Queens, NY – This week, a cross-section of essential workers throughout the city gathered in Jackson Heights, Queens, one of the hardest hit communities during the coronavirus pandemic, to demand New York State pass new legislation compelling employers to provide them with necessary protective gear as New York City enters Phase 3 of its reopening plan.
Labor and community group ALIGN [Alliance for Greater New York] jointly held a press conference with Teamsters Joint Council 16 at Diversity Plazaon Tuesday, giving workers in transportation, healthcare, construction, retail and many other industries an opportunity to tell their stories of what it’s been like working through the coronavirus crisis.
ALIGN Community Coordinator Jake Streich-Kest kicked off the press event noting the toll COVID-19 has had on the people of Jackson Heights.
“In this zip code, hundreds of people have died, and these neighborhoods are made up of essential workers who have kept their city running all throughout this pandemic, all types of folks that kept food on our tables and allowed people to stay alive during this horrific time,” Streich-Kest said.
He also noted that because of inadequate protections on the job, neighborhoods like Jackson Heights have had some of the highest infections and deaths.
“You’ve heard all the stories of workers going into work without masks, nurses going to work wearing trash bags, folks being retaliated against if they complained or asked for more protections at work.
“As we enter the Phase 3 reopening, workers will be going back to work and they’re still not knowing what protections they have,” Streich-Kest added.
Streich-Kest emphasized the need for state legislation mandating employers to provide workers with personal protection equipment [PPE] and establish policies to ensure adequate social distancing and adequate sanitation policies.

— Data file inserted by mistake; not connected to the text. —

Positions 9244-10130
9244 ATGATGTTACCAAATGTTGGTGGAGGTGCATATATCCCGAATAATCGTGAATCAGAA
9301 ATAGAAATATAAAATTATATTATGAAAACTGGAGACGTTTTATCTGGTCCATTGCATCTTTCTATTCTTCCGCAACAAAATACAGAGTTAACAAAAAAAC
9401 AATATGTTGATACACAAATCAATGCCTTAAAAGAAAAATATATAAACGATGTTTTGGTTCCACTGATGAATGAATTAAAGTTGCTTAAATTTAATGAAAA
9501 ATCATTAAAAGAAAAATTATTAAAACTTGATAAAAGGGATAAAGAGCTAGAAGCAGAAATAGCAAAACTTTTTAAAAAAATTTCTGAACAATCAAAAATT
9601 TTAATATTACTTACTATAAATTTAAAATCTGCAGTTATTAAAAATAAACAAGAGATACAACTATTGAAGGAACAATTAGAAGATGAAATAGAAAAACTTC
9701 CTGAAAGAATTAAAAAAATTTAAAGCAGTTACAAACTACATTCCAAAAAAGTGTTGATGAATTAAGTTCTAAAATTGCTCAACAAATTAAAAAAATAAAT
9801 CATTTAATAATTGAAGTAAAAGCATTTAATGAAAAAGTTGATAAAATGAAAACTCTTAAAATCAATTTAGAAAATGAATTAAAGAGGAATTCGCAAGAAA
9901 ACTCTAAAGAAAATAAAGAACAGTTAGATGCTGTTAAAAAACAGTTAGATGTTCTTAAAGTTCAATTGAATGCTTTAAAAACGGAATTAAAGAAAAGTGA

“It’s one thing to just say that an employer has to do something, it’s another thing to actually force them to do it,” he said.
Judith Crutchin is on the executive board of the New York State Nurses Association [NYSNA], which represents 42,000 frontline nurses around the state. She echoed Streich-Kest’s sentiment that there must be state legislation.
“The pandemic is far from over and continues to pose an existential threat to nurses, essential workers like you and the public at large,” she said. “New York needs to enter Phase 3 with our eyes wide open and with a strong, strong sense of responsibility.”
Robert Pena drives a sanitation truck, but has not seen his employer sanitize any of the vehicles in the company’s fleet. One colleague actually died from COVID-19 even though he had told his boss he was feeling ill and did not want to report to work.
Pena said he’s concerned about his own health and is taking special precautions before visiting family members.
“It’s not fair to us,” he said. “We all have families. My own father is a kidney recipient, so I have to talk to him through a window because I don’t know what I have. I truly believe that we should have a bill passed so that we will all be protected.”
Hope Gilmore, a member of CWA 1102, works as a customer service representative with E-ZPASS New York. In March, there was an unconfirmed case of COVID-19 at her facility. The mother of a one-year old son, was terrified to work because she didn’t want to catch the virus and potentially infect her child. However, thanks to the union, her employer finally agreed to thoroughly sanitize the facility after repeated requests.
“All workers deserve to be in a safe workplace, parents shouldn’t have to choose between going to work and protecting their children,” said Gilmore.
Other organizations that joined the Jackson Heights rally included the Legal Aid Society, National Day Laborer Organizing Network, National Employment Law Project and the Food Chain Worker Alliance.
We live streamed the entire press conference to our Facebook Page, which can be viewed here.